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06-04-2013, 05:00 PM   #1
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K-5 IIs - moire a problem with architectural photography?

Just wondering if anyone has done much in the way of architectural photography with the K-5 IIs, specifically how the lack of anti-alias filter affects it when stopped down.

Ive been doing increasing amounts (paid) with my K7, though the noise on it gets a little frustrating to deal with when PPing (noise reduction plug ins aside) though I'm generally stopping down to F8 / F11 for most shots anyway. The amount of pattern that comes into play with architectural photography cant be ignored.

Anyone have any experience and/or examples?

06-04-2013, 05:10 PM   #2
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it might be my imagination but I think I see it in these pictures I took




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06-04-2013, 05:13 PM   #3
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Do you have the full size? At 2048x1356 it seems less pronounced. Can be a downsampling problem.

However - if that building was further away where the building lines start meeting the sensor limit, then you will have moire in the original shot and that's a lot harder to get rid of.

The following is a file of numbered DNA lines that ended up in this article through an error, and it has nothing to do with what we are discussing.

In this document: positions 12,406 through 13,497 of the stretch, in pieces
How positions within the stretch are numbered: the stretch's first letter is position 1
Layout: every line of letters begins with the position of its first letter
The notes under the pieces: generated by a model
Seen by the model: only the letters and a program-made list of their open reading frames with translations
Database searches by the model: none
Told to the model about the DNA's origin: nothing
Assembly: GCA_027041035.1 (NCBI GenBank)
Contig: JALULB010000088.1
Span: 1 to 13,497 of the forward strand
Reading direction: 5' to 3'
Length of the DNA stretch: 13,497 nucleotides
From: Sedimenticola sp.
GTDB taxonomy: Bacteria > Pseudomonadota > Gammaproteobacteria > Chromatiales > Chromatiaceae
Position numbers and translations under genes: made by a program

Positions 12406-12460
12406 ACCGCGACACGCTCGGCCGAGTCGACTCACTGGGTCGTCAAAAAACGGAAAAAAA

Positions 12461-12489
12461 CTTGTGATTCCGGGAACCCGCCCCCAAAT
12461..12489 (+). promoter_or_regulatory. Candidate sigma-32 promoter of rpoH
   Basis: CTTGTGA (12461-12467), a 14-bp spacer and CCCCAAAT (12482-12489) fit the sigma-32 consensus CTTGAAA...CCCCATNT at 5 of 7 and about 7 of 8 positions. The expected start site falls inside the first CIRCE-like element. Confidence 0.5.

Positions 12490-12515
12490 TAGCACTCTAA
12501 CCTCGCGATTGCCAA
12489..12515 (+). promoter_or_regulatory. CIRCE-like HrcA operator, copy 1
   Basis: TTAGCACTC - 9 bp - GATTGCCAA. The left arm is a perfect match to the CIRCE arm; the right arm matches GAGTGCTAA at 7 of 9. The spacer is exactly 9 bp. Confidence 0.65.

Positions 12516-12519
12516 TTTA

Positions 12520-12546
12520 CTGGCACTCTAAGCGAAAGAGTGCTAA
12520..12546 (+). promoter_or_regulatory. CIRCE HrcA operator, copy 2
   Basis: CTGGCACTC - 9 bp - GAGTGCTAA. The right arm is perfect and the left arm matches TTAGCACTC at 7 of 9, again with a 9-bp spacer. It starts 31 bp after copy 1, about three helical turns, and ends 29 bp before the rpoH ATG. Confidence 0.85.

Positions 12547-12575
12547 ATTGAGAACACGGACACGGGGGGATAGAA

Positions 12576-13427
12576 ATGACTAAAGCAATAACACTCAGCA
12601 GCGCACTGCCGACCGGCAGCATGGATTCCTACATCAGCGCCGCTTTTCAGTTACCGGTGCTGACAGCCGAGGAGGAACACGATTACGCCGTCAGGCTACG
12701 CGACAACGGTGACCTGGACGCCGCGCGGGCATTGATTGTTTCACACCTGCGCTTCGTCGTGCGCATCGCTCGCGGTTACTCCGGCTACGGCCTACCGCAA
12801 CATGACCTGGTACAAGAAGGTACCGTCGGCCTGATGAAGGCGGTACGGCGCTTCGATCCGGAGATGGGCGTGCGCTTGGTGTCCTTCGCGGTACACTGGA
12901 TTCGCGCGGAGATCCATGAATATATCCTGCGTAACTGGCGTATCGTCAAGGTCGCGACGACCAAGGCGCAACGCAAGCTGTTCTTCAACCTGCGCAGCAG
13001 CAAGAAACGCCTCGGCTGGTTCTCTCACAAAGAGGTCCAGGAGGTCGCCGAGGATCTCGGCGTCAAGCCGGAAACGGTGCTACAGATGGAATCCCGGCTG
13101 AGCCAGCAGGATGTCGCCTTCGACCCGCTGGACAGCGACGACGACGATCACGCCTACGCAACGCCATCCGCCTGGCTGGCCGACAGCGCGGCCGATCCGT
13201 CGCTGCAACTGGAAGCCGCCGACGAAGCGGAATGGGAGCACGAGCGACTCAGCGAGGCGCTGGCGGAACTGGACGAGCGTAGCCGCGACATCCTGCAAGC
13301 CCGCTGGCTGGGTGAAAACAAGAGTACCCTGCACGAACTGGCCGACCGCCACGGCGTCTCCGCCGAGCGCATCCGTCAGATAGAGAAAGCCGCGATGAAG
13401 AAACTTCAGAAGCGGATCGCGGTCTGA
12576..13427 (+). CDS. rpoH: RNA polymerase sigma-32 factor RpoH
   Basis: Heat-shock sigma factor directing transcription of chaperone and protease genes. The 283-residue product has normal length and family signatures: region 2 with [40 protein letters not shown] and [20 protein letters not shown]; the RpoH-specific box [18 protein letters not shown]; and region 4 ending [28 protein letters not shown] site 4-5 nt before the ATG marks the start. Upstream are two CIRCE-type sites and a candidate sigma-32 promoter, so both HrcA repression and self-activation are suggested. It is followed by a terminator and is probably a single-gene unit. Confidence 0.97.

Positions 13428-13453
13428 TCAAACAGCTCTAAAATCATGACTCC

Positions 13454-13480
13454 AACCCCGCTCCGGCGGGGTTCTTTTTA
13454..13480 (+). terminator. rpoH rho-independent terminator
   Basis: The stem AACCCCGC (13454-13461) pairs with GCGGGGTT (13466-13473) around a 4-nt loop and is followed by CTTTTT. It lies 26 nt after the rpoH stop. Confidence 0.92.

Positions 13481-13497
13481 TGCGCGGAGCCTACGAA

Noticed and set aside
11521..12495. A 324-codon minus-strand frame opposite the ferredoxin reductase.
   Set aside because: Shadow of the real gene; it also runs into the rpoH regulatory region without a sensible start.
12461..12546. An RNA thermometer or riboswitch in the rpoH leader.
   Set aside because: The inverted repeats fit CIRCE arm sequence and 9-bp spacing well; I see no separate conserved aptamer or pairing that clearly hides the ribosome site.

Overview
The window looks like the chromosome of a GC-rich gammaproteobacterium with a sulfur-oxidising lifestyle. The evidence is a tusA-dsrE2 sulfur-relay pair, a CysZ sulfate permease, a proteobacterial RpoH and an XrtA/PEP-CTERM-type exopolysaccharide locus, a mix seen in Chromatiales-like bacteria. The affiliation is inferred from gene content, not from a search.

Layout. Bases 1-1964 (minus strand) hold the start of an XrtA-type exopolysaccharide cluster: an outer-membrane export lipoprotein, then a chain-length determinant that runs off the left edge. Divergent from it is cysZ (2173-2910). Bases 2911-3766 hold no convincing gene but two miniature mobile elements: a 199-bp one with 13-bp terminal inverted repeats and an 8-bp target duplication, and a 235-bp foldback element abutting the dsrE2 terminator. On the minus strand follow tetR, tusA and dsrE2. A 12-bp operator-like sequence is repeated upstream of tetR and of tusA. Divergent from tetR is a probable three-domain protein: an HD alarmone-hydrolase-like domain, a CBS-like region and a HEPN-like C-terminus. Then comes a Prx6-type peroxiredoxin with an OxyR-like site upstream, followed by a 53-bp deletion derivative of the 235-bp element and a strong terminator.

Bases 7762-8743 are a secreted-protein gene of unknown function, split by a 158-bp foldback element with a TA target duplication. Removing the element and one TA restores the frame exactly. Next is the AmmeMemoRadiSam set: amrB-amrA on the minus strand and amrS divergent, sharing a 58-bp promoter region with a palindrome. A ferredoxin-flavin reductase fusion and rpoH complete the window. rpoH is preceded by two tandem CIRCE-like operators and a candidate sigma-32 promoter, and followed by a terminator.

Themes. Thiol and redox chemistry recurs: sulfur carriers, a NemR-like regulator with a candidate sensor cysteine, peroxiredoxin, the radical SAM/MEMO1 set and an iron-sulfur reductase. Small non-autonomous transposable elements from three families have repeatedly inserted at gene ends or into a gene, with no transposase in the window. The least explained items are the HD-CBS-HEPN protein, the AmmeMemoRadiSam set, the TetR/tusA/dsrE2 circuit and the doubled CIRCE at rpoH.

06-04-2013, 05:24 PM   #4
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i'm not sure this is the same picture but this is uncropped






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06-04-2013, 05:39 PM   #5
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I set permissions so it can be downloaded if you want to look at it closer
06-04-2013, 05:44 PM   #6
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Moire may show up in case of repeating patterns. It can be reduced if not removed in Adobe Camera Raw.
06-04-2013, 06:16 PM   #7
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QuoteOriginally posted by pearsaab Quote
I set permissions so it can be downloaded if you want to look at it closer
Yeah - at full size, the center building shows no false colour or moire on my monitor. However, if the building was a little further away, I think it would trigger it on the full size shot.
06-04-2013, 06:28 PM   #8
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I don't see any either. It seems you have to push the detail to the limit in order to produce the effect.